In addition to the image file name, some website content management systems (CMS’s) allow for you to add additional attributes to image file names such as a title text, alternative text, and captions. Depending on what platform you have, a simple guideline to use for attributes is to be succinct, using around 80-150 characters that can get details about the image content across.

I also want you to be mindful of the written content that is surrounding the image files, as this copy is important for search engine optimization (SEO). The most important copy is the text that immediately surrounds the image, like a caption.

4.Resize Your Images

Although this optimization tip is really important, it is one of the most confusing, because there is no exact formula that I can give you in terms of knowing what the proper size of your images should be. It must be reviewed on a case-by-case basis which will vary with practically every image. People also often confuse image size and image file size and assume that they are the same thing. Your website is multi-dimensional, meaning that there are many different variables to take into account in order for website visitors to see what you are expecting them to see. Image size refers to the dimensions of the image, whereas image file size refers to the byte size or the weight of the file.

Image size can get a bit complicated, because there are several factors that you have to account for, such as the many different screen sizes or devices where your images may be displayed. For that reason, I am going to keep it simple—try making your images one of the following sizes:

  • 1080 x 1080 pixels or
  • 1500 x 2500 pixels
5.Compress Your Image File Size

Compressing a file is possibly the simplest yet most crucial part of image optimization, as it directly relates to the website’s loading time. As I mentioned above, image file size has to do with the “weight” of the content. The higher the resolution and dimensions of your image, the larger its file size, the “heavier” it is, because it takes a lot more dots (or pixels) to make the image appear very crisp.

I totally get it—the visuals on your website need to look great and be of high quality. If it were up to Google, websites wouldn’t have any images and only a ton of copy, so that their scanning robots could interpret what your content is about a lot faster. But as stated above, we live in a visual world, and I would hate to have you compromise on the quality of your photos. Here is a simple guideline to follow when compressing images:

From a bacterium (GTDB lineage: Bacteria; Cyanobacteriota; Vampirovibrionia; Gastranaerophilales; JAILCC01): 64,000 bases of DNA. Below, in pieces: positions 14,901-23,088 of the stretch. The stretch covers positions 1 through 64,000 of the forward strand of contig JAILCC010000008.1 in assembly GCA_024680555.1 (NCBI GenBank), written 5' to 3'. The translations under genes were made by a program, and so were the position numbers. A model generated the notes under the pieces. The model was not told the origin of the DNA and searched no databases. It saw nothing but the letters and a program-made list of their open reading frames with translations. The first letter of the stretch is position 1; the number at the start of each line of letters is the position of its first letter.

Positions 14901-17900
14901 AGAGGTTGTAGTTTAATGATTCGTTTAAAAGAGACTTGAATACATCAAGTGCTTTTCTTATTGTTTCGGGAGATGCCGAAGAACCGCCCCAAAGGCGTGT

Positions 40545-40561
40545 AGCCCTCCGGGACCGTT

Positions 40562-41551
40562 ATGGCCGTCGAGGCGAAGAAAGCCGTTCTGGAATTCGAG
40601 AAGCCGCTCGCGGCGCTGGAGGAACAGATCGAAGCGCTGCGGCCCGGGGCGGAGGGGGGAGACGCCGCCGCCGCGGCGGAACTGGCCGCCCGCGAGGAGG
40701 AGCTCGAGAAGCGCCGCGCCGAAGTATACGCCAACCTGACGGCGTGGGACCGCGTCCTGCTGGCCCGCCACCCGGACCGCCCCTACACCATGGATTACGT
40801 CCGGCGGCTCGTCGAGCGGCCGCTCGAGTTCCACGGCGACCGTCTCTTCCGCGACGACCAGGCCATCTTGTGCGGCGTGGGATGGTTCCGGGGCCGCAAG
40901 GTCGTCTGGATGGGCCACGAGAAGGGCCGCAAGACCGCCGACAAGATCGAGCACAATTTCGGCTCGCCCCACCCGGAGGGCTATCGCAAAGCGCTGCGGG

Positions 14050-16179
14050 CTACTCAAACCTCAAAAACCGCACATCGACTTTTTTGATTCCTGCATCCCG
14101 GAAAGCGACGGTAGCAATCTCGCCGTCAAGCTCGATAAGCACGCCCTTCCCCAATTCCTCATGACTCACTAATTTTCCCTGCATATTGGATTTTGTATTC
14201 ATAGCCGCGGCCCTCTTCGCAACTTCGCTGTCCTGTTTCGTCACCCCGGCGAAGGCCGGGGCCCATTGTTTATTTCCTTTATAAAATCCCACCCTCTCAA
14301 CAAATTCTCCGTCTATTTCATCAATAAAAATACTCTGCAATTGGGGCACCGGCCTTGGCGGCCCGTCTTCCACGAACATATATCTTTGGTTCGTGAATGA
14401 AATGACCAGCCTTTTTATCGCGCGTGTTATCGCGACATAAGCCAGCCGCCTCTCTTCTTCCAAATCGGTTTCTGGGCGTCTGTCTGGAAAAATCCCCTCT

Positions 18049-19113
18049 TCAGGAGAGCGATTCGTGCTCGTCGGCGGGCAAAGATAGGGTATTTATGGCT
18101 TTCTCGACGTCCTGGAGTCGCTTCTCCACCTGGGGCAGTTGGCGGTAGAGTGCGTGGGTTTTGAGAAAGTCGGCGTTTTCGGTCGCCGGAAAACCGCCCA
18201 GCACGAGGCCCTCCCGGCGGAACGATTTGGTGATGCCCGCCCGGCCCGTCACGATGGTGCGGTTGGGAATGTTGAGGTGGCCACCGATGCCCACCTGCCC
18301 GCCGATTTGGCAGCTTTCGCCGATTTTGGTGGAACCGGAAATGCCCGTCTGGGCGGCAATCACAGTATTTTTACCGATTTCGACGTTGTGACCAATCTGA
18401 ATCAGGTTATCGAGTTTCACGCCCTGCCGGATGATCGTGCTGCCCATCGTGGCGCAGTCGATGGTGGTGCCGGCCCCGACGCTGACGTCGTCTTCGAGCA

• Try keeping your images as close to 300 KB as possible for large images and 70 KB for smaller, less important photos

One of my favorite tools to use for compressing images is TinyPNG, which can compress up to 20 images at a time.

Closing Notes and Overview

In summary, visual content is extremely powerful for your digital brand. In order to leverage your brand’s online presence and increase your exposure, you need to optimize your images. Here are five tips that you can incorporate into your digital marketing strategy in order to rank higher in search results and attract more visitors to view your content:

  1. Choose the right type of image.
  2. Select the best image format.
  3. Name your images properly and include attributes (if applicable).
  4. Resize your images.
  5. Compress your images’ file size.

See images + Video Content

Get access to video content and additional supporting images. Launch the current issue of the magazine by logging in or signing up for a free account. Shutter Magazine is the industry’s leading professional photography magazine.

The post How Important Is Image Optimization for Your Photography Business’s Website and Your Digital Blueprint? appeared first on Behind the Shutter | Free Photography Education.